Study Indicates Many Science Teachers May Have Inadequate Training
Looking for the first time at information on how many science teachers provide instruction in more than one field, the National Science Teachers Association has found that more than 22 percent of science teachers in grades 9 through l2 and 28 percent of those in grades 7 and 8 are teaching in at least two different fields.
The analysis was based on data from the science group's United States Registry of Science and Math and Social Studies Teaching Personnel, a listing of more than 400,000 teachers in grades 7 to l2.
Some 4.5 percent of teachers in grades 9 to l2 and 9.8 percent of teachers in grades 7 and 8 are teaching three sciences--biology, chemistry, and physics--the study found.
Training Still a Problem
The new findings confirm the results of previous surveys indicating that up to 30 percent of the nation's science-teaching force may be inadequately trained, said Bill G. Aldridge, executive director of the nsta
"There's no way you can take enough courses in two different fields in an ordinary degree in education and have enough background in both of them," he said. "If you look at those teaching biology and chemistry, for example, they're unqualified in one of these subjects. If somebody's teaching all three subjects--biology, chemistry, and physics--then you know that they're certainly unqualified in one of them ... and minimally qualified in a second. More likely, they're totally unqualified in at least two of the three."
Mr. Aldridge said he could not make a judgment as to whether or not the new data suggest a worsening situation. But he noted that the recent increases in math and science requirements for high-school graduation in more than half the states would exacerbate this problem.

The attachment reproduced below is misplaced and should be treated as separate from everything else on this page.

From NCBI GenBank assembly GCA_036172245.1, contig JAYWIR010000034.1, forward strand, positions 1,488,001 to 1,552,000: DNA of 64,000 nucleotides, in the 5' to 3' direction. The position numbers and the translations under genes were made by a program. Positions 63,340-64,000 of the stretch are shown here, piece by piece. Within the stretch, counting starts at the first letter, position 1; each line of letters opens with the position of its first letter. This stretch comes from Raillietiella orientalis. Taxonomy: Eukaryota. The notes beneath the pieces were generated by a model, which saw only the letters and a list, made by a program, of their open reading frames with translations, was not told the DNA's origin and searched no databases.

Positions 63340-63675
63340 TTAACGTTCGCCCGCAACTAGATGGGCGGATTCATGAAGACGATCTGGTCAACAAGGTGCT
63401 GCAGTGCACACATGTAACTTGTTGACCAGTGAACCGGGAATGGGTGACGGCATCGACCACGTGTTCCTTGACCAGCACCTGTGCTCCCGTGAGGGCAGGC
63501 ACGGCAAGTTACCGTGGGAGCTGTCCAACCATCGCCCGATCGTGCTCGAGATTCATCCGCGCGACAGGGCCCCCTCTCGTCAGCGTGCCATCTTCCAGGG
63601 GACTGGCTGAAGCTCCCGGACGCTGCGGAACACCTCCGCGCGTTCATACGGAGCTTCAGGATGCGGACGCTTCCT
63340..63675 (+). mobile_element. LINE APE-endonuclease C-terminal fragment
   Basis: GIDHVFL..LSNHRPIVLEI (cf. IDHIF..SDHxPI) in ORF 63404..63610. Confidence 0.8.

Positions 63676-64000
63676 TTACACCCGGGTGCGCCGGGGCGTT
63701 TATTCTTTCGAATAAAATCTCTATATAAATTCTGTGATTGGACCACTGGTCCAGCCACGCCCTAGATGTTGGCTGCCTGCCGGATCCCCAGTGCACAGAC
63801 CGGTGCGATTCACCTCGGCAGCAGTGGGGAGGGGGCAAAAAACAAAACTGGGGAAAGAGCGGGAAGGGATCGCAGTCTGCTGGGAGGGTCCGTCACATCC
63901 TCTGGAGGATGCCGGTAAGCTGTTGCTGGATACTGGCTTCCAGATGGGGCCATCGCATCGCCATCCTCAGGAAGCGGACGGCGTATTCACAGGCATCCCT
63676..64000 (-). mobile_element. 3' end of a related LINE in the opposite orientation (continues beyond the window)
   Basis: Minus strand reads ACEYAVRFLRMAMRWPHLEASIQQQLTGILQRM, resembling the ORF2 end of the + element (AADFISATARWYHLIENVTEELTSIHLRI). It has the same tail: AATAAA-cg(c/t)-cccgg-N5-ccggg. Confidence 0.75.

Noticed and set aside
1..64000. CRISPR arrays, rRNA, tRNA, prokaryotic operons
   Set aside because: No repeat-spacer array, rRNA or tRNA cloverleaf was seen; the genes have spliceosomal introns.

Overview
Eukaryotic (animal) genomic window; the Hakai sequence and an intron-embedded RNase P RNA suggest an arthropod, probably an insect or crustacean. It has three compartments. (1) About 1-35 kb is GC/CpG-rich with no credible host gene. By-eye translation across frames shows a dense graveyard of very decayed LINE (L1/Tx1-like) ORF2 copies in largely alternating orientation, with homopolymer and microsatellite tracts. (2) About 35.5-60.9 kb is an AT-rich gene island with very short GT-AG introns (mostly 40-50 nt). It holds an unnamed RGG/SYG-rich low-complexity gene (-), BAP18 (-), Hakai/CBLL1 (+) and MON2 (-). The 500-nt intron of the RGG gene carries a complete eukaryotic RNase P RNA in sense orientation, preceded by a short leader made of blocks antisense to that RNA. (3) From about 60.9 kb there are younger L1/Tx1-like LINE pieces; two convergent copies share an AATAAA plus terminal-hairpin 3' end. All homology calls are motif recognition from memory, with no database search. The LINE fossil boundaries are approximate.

"I'm sure that when I do this analysis next year, it's going to be much worse," he said. "More students are going to have to take science when there just aren't enough teachers available. You're going to see many more cases of teachers teaching multiple subjects."
Mr. Aldridge said the association's calculation that some l6,969 science teachers are teaching at least one subject for which they have minimal or no training is a conservative estimate, since it does not include the number of teachers who are teaching mathematics in addition to science.
The data also do not reflect the number of teachers providing instruction without any prior training in a field, Mr. Aldridge noted.
Rural states such as Iowa and Ida-ho have the largest number of unqualified teachers, according to the n.s.t.a.'s state-by-state analysis. But economic considerations, rather than a shortage of science teachers, accounts for this difference, according to Mr. Aldridge.
"I have other data that show that 50 percent of the high schools in the United States offer fewer than two sections of physics," he said. "The average high school has fewer than 800 students. These schools can't afford to have specialists for each of their courses. ... They can't afford to hire a teacher to teach physics only."
The association plans to publish its data along with recommendations that Mr. Aldridge said would constitute "a fairly radical change in the ways that we teach some of these subjects."
Proposals for Change
He predicted that in the future, college professors might teach high-school physics courses from a university via television or computer, with a paraprofessional or a lab assistant available to help students in the classroom. "Or you might have a qualified physics teacher who would travel to two or three schools each day or to a different school each week," said Mr. Aldridge. He noted that such situations would require increased cooperation between autonomous school districts.
"The whole problem of the supply of teachers is one that's not going to go away," he concluded. "I think, in general, so long as we try to teach in the same way that we're teaching now, the problem will only get worse."
Vol. 03, Issue 35